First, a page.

Recalling faulty products is a difficult task in any industry, and vehicle recalls and withdrawals impact many Auto OEMs every year. If managed poorly, a recall can have devastating consequences with serious implications for companies of all sizes. Controls in the automotive industry are of the utmost importance, as the fallout goes further than a company’s reputation, market share, and bottom line. Beyond financial and reputational damage, people can get seriously hurt as a result of product failures.
Recent research conducted by Auto Express has brought some disturbing news to light. The figures obtained from the Driver Vehicle Standards Agency (DVSA) demonstrate the gloomy state of affairs for the automotive industry: roughly 2.2 million vehicles were affected by recalls, with the top 10 list of recalls since 2012 led by Takata Corporation (an automotive parts company based in Japan recently involved in a wide scale airbag recall). What makes the situation worse is that just 47.7 percent of car owners went back to dealers for repairs. That’s a lot of dangerous, faulty vehicles still on the road.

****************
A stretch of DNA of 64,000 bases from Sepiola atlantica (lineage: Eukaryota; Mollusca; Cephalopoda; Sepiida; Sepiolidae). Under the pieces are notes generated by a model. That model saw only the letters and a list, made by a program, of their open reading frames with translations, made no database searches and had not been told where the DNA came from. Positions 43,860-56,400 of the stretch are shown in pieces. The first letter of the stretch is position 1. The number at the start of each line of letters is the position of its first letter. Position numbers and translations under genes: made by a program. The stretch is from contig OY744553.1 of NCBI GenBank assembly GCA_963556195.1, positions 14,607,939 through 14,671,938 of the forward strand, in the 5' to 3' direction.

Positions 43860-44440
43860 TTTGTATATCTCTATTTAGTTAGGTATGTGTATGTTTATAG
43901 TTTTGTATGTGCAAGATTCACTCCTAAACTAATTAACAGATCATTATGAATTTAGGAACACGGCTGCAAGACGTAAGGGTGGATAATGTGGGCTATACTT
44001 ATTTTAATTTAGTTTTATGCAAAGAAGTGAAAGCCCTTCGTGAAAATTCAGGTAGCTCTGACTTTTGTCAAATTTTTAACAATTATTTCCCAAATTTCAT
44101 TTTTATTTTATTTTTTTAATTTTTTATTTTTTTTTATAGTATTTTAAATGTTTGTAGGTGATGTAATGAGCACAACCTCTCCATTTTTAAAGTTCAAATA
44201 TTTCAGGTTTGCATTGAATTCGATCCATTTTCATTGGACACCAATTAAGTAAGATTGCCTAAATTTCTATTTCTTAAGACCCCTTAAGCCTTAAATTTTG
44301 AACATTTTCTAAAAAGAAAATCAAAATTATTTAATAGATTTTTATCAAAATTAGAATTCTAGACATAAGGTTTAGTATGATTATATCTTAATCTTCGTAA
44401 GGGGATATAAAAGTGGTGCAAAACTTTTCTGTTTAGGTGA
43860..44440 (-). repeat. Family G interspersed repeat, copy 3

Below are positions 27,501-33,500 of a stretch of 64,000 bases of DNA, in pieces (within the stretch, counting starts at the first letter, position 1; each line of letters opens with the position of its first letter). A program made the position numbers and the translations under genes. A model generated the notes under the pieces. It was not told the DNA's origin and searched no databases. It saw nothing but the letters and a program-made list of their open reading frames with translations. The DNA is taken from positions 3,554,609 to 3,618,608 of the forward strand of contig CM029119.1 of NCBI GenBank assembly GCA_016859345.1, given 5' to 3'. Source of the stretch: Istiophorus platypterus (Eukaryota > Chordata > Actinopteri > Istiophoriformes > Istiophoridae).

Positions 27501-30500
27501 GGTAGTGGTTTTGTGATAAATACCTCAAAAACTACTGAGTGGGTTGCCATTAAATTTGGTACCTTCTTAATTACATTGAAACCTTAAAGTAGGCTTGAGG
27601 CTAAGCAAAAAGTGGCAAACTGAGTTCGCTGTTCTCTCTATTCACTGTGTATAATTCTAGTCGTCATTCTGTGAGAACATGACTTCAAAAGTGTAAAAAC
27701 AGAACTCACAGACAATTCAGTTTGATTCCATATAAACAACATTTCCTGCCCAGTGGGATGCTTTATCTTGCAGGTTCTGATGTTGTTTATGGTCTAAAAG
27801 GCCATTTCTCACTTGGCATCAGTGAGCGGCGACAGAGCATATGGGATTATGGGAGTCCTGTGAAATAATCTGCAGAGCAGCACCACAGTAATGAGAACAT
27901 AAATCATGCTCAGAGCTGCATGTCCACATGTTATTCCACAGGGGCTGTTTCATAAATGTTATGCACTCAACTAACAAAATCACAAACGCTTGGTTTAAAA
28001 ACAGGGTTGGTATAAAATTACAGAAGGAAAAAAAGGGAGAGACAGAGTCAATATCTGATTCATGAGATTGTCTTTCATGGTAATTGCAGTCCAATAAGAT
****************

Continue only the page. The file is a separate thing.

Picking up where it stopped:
In June 2007, one major Auto OEM was forced to recall more than 400,000 vehicles over safety issues, affecting vehicles that were built in the company’s one plant. Problems included loss of motive power while driving, or unintended movement when the parking brake is applied, presenting obvious safety concerns for drivers. And this is not the only case. A South Korean OEM recently recalled over 240,000 vehicles due to defects in parking brake warning lights.